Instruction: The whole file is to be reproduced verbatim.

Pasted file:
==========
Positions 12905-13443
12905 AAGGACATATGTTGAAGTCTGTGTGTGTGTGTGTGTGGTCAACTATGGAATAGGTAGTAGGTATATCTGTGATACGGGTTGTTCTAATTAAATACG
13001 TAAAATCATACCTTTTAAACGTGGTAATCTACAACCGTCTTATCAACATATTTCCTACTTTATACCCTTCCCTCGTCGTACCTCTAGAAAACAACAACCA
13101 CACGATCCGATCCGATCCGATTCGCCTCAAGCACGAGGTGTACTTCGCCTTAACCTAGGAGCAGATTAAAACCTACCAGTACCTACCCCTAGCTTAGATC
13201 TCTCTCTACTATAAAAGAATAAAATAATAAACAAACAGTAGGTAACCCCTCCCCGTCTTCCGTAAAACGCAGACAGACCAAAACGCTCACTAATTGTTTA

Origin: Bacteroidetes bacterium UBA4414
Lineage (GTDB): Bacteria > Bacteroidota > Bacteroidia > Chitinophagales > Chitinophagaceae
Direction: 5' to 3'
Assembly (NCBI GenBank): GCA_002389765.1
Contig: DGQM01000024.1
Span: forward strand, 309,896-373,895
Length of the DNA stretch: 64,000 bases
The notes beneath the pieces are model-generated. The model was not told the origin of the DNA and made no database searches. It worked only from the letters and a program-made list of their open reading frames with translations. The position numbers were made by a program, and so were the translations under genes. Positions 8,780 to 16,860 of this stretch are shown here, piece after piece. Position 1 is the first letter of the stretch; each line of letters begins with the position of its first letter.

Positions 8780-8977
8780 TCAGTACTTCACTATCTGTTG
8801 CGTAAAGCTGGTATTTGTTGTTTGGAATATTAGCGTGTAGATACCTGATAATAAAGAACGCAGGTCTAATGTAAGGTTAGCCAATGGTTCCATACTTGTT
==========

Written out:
Positions 12905-13443
12905 AAGGACATATGTTGAAGTCTGTGTGTGTGTGTGTGTGGTCAACTATGGAATAGGTAGTAGGTATATCTGTGATACGGGTTGTTCTAATTAAATACG
13001 TAAAATCATACCTTTTAAACGTGGTAATCTACAACCGTCTTATCAACATATTTCCTACTTTATACCCTTCCCTCGTCGTACCTCTAGAAAACAACAACCA
13101 CACGATCCGATCCGATCCGATTCGCCTCAAGCACGAGGTGTACTTCGCCTTAACCTAGGAGCAGATTAAAACCTACCAGTACCTACCCCTAGCTTAGATC
13201 TCTCTCTACTATAAAAGAATAAAATAATAAACAAACAGTAGGTAACCCCTCCCCGTCTTCCGTAAAACGCAGACAGACCAAAACGCTCACTAATTGTTTA

Origin: Bacteroidetes bacterium UBA4414
Lineage (GTDB): Bacteria > Bacteroidota > Bacteroidia > Chitinophagales > Chitinophagaceae
Direction: 5' to 3'
Assembly (NCBI GenBank): GCA_002389765.1
Contig: DGQM01000024.1
Span: forward strand, 309,896-373,895
Length of the DNA stretch: 64,000 bases
The notes beneath the pieces are model-generated. The model was not told the origin of the DNA and made no database searches. It worked only from the letters and a program-made list of their open reading frames with translations. The position numbers were made by a program, and so were the translations under genes. Positions 8,780 to 16,860 of this stretch are shown here, piece after piece. Position 1 is the first letter of the stretch; each line of letters begins with the position of its first letter.

Positions 8780-8977
8780 TCAGTACTTCACTATCTGTTG
8801 CGTAAAGCTGGTATTTGTTGTTTGGAATATTAGCGTGTAGATACCTGATAATAAAGAACGCAGGTCTAATGTAAGGTTAGCCAATGGTTCCATACTTGTT